Life of Pi shows that we are entering a virtual age as Pi, a selfish murderer, is portrayed as a hero throughout the movie. In the beginning of the movie, Pi is portrayed as a smart, virtuous man – there is an emphasis on his strong faith in God, his love for his family and his knowledge of animals. However, later in the movie, Pi brutally murders a hyena after his family’s ship sank and manipulates the tiger that he was left with to do whatever he pleases. Although Pi faced anxiety because he was alone on a lifeboat with a tiger and with despair from thinking that he would die, these circumstances are not to blame for Pi’s awful behavior.
Pi has the freedom to make his own decisions and is able to express his emotions in whichever way he wants, making him fully responsible for the course of his actions. Once Pi is rescued, the whole world starts to see him as a hero for his survival, however they do not process all of his wrongdoings. To make matters worse, the journalists that Pi spoke with after he was rescued do not even use the first story that he shares with them – the one involving human beings – because they claimed it was too gruesome, bringing Pi to replace human beings with animals in his second story.
This also represents a virtual age because it sends the idea that wrongful actions are okay when they are presented using animals rather than human beings – truly showing the selfishness and carelessness of society. In conclusion, Pi’s inhumane actions are not acknowledged by the public, and furthermore Pi is being rewarded for his wrongdoings. In Life of Pi, storyteller Pi Patel explains the firsthand account of his adventures.
When his family’s zoo business fails in India, they embark on a sea voyage to begin a new life – however, one night aboard their ship in the middle of the ocean, a deadly storm hits, leaving Pi trapped in a lifeboat with several zoo animals. After several brutal incidents, including Pi murdering a hyena, Pi is then left to fend for himself in the company of a Bengal tiger. At the end of the movie, when Pi is rescued and questioned by journalists, he tells them two different stories about his journey: one involving human beings and one involving animals, leaving the journalists to publish the story involving animals.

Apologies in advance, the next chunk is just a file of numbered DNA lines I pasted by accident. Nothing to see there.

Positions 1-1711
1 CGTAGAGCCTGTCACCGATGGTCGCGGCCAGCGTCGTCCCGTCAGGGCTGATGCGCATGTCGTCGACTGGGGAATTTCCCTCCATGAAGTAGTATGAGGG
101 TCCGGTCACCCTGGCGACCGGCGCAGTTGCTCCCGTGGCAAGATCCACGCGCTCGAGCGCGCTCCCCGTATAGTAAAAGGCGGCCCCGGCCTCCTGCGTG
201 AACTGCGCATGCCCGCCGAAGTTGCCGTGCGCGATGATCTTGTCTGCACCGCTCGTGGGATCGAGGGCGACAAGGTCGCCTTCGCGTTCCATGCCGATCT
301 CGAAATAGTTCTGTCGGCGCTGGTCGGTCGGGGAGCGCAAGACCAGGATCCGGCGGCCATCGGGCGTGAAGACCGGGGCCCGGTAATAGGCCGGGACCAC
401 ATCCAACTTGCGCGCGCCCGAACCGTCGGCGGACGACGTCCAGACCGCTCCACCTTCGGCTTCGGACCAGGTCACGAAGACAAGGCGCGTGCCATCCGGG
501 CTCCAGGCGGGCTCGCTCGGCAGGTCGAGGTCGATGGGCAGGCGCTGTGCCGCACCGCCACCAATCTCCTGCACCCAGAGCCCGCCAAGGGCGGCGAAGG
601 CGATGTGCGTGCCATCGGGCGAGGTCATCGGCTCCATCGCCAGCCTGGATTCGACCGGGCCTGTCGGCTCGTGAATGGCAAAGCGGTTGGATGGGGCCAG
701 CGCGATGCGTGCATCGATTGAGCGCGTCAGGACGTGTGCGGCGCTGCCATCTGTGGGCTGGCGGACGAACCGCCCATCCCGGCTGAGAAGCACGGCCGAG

Kierkegaard’s philosophy relates to this story because even though Pi is very religious, he is aware that he is free to put his wellbeing before God. While being stuck on a lifeboat with vicious animals, Pi does whatever he can in order to survive – even if that involves taking part in murder and manipulation. Pi chooses to murder a hyena because this animal killed his mother and would eventually kill him, as well as Pi chooses to hunt fish in order for the tiger to survive and to save himself from being eaten.
Pi also had to state dominance and mark his territory in the lifeboat, in order to prevent the tiger from hurting him. Pi is therefore the perfect example of putting the individual before God in Kierkegaard’s philosophy because he believes in God, yet he continues to live his own life with freedom as he makes rational decisions. Pi is also aware of the aggressiveness in his decisions, and continuously apologizes to God for all that he has done. By doing this, Pi gains strength and heals through God, as this is also a part of Kierkegaard’s philosophy.